Coffee, anyone? Right
click here and download a whole lot of yummy coffee recipes.
This is going to be another regular feature......
TODAY'S DAILY TIP
You know you should be drinking plenty of water to stay hydrated, but did
you know you can get some of those recommended 8 to 12 (250mle) glasses
per day from foods and beverages?
Certain foods have a high water content that can contribute to your daily
fluid requirement. Also, they are low in calories, so they’ll help fill
you up on less. Try these alternatives:
1. Jazz up a plain glass of water by adding a spritz of lemon or lime, or
a splash of fruit juice, or add some energy with some Herbalife
2. A whopping 90 percent of your morning orange juice or milk counts
toward your daily fluid allowance. A glass of milk will also provide 1/3
of your daily calcium requirement -- orange juice offers 100 percent of
your daily vitamin C.
3. Foods that melt at room temperature, such as gelatin or ice cream,
contain a fair share of water. A 1/3 cup of JELL-O will provide 1/2 cup of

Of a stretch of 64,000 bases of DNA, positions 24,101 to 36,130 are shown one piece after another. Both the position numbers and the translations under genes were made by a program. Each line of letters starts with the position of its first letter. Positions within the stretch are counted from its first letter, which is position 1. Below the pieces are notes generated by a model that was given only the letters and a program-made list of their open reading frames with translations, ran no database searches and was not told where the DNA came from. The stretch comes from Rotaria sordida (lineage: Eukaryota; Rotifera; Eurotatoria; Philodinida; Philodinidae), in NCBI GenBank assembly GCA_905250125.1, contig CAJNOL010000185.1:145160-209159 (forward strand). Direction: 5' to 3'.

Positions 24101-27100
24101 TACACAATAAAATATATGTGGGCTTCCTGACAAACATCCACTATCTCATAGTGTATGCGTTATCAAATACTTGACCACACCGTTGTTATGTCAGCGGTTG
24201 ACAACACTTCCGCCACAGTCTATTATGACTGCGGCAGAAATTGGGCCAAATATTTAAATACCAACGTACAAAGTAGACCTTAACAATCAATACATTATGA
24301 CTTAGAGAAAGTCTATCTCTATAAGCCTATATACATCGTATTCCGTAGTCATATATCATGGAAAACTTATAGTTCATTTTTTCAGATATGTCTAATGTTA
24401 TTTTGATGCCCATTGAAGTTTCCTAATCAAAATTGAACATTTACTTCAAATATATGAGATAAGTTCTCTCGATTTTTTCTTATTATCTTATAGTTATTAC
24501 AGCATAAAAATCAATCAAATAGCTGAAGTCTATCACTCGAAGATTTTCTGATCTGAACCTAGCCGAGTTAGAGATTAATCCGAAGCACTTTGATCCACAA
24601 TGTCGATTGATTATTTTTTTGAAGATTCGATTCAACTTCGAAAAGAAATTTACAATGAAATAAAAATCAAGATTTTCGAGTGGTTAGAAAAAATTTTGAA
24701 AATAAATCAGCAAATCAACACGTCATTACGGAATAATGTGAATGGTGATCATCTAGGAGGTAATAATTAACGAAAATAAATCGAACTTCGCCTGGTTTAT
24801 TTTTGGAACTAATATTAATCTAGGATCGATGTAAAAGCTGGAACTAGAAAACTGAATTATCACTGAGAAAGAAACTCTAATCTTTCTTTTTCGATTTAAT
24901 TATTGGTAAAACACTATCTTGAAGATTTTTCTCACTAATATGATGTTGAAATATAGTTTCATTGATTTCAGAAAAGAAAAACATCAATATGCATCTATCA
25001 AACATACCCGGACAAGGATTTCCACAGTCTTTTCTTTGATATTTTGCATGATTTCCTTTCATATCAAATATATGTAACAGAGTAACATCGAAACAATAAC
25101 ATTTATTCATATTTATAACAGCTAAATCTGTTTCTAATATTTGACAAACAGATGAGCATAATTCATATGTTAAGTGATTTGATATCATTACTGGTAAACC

water, while 1 cup of frozen yogurt or a ice pop will give you 1/3 cup of
4. A serving of soup provides 3/4 cup of fluid. But be sure to choose
low-salt varieties (look for those with five percent or less sodium per
serving). Or make your own soups using fresh veggies and broth.
5. Believe it or not, 70 percent of that 1 1/3 cup smoothie counts towards
your fluid allowance (1 cup). Watch out for ready-made versions, which can
be jammed with unwanted calories. Make your own, using fat-free milk and
your favorite fruit for a refreshing, nutritious and low-calorie drink.
6. Most fruits and vegetables are 80 percent water, so they can contribute
3 to 4 cups of your fluid intake. Meet both your daily fluid requirement
and your fruit and veggie recommendation of five a day. Here are some
higher-water containing fruits and vegetables (over 90 percent water).
Watermelon (1/16th wedge) = 1 1/3 cups water
Strawberry halves (1 cup) = 3/4 cup water
Apple or apricot, or 1 1/2 cups grapes = 1/2 cup water
Squash (1 cup cooked) = 3/4 cup water
Broccoli or cauliflower (1 serving) = 2/3 cup water
Cabbage (1 cup shredded) = 1/2 cup water
Cucumbers, radishes or celery (1 cup sliced) = 1/2 cup water
Carrots (1 cup) = 2/3 cup water
Lettuce, shredded (1 cup) = 1/3cup water Green peppers (1 cup sliced) =
1/3 cup water
7. One cup of cooked pasta and rice will provide 2/3 cup of fluid and 1/2
cup of fluid, respectively. If you have additional vegetables then you can
double your intake of fluid!